“Like obedient children, do not be conformed to the desires that you formerly had in ignorance (1 Peter 1:14, NRSV).”
Well, that is how this verse is supposed to read, but…yesterday what I saw, four times, was, “Like obedient children, do not be comforted by the desires that you formerly had in ignorance”.
I have to tell ya’, I like my misreading. It really spoke to me.
October is my birthday month. So, it is about this time of the year that I start to think of goodies wrapped up in sparkling packages, exploding with ribbons. I strategically insert my material desires into casual conversation, so that my husband knows exactly what to get.
I don’t like surprise gifts. I tell people exactly what I want, and I really mean it. This has been a misunderstanding between my husband and me. I used to tell him exactly what I wanted, and he would try to be creative with it. He ended up spending way more money and energy than was necessary. He knows now that I just know what I want. It is worth making me happy, the simple way.
Every year, my dad gives me some shopping money. He calls it one size fits all, which amuses us to no end. So, every year, about this time I start to dream about what I can get with my birthday shopping money. It gives me a little rush to think of all of that…well, retail therapy.
Yes, I love to shop, if I have the money to do it. At my age, there is not joy in buyer’s remorse or credit cards. So, my birthday brings a little, or potentially a lot, of comfort that can only be found at this time of year.
Unfortunately, I have searched for comfort in this world. I have shopped for comfort, eaten for comfort, escaped for comfort, and exercised for comfort. I have looked to house cleaning, phone calls to friends, TV watching, or working on the computer for comfort, as these tend to be less obvious means. You know what? I can't fix any discomfort like this.
I want to fix things that go wrong. I want to fix them for my husband, my family and my friends. Naturally, when I experience the bad day, or disappointing moments, I want to fix them.
I look out and grab the first thing that I can see, whether it is food or my wallet, and offer a solution. Each year that ticks by, each October that I face, I have to remember that this didn’t fix anything last year. The things that we label as comforting were birthed from false hope. They rely on ignorance for their full effect. What is the most ignorant statement that I can make? THIS is going to make the difference.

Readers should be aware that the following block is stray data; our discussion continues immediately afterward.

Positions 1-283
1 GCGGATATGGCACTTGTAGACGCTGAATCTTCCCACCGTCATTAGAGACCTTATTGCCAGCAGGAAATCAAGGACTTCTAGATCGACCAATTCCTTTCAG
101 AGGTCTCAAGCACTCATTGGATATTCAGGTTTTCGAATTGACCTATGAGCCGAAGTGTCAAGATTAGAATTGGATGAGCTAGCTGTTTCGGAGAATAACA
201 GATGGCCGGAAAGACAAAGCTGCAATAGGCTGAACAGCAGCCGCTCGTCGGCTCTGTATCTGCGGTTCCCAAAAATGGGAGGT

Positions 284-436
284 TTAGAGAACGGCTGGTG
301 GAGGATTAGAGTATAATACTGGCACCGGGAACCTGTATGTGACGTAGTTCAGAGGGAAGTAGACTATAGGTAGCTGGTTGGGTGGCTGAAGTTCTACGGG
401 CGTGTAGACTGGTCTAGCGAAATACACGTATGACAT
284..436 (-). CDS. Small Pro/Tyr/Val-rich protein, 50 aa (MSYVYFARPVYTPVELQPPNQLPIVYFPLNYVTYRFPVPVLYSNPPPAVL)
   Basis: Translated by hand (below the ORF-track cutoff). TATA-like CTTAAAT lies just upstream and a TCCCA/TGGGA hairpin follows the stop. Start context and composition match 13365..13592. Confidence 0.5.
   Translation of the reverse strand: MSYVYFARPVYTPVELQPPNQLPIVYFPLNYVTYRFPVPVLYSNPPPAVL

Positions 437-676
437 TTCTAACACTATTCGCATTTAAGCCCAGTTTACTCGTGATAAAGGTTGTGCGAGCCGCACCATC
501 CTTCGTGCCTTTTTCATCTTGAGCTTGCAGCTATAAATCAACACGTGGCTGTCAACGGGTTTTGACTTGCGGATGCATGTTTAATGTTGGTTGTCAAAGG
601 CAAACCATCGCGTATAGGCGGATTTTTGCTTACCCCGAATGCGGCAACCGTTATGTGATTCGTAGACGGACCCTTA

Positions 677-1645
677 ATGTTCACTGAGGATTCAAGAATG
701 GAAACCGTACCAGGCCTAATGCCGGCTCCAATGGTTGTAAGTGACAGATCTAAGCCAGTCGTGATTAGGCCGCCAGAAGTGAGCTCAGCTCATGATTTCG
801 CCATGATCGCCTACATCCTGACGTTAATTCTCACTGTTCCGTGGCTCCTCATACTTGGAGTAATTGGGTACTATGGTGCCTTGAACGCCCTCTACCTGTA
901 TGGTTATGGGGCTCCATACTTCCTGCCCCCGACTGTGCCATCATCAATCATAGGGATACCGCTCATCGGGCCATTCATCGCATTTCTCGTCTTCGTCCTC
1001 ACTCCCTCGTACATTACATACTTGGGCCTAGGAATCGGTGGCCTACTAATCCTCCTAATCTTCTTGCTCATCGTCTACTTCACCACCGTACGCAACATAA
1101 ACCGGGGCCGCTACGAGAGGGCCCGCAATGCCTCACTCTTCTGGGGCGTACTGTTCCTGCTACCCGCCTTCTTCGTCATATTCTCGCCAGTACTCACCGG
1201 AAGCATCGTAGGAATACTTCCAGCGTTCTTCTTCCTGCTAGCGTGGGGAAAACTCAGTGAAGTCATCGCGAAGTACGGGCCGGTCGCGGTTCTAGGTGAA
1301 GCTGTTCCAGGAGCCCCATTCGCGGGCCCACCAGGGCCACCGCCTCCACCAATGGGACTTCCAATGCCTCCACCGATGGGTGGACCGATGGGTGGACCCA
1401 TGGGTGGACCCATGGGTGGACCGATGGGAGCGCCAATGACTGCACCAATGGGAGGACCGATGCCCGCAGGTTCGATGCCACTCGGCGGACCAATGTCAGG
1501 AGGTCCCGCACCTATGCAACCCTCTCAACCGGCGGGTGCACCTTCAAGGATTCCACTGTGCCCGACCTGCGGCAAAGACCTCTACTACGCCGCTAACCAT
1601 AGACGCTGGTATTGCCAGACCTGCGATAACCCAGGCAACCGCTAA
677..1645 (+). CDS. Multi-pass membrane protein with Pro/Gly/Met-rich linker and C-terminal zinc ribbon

To return to the broken for comfort, is a step away from relief. The solution lies at the source of discomfort. Walking into the discomfort usually leads me to the throne of the King.
“Cast all your anxiety on him, because he cares for you (1 Peter 5:7, NRSV).”
There is danger in looking for comfort in our leftover, dysfunctional desires; but there is a greater danger in the actual verse. Some people take one more step away, and one more, until they are far from the safest place. This is the true danger of the passage, conforming to the desires that are embedded in ignorance.
This is the subtle change that occurs when one revisits established ignorance to give it another chance. In fact, sometimes we can camp there for a while. It has an effect. It requires more of us, than we do of it. We are changed, conformed.
I do feel that I am a child being told not to touch my presents, but to think, instead. If I have expectations from a birthday, I should just go outside and wish on a rock, instead. It will be just as effective. If I want to experience true joy and celebration, I will take one step back to the throne, and hold my party with someone who cares.
What is that one thing that you are tempted to turn to for comfort, before you turn to Christ?
Father, thank you for caring for us, unlike anyone else. Free us from the ways that we try to comfort ourselves. Let us step toward your throne, reflexively. Take our anxiety and point us to true relief.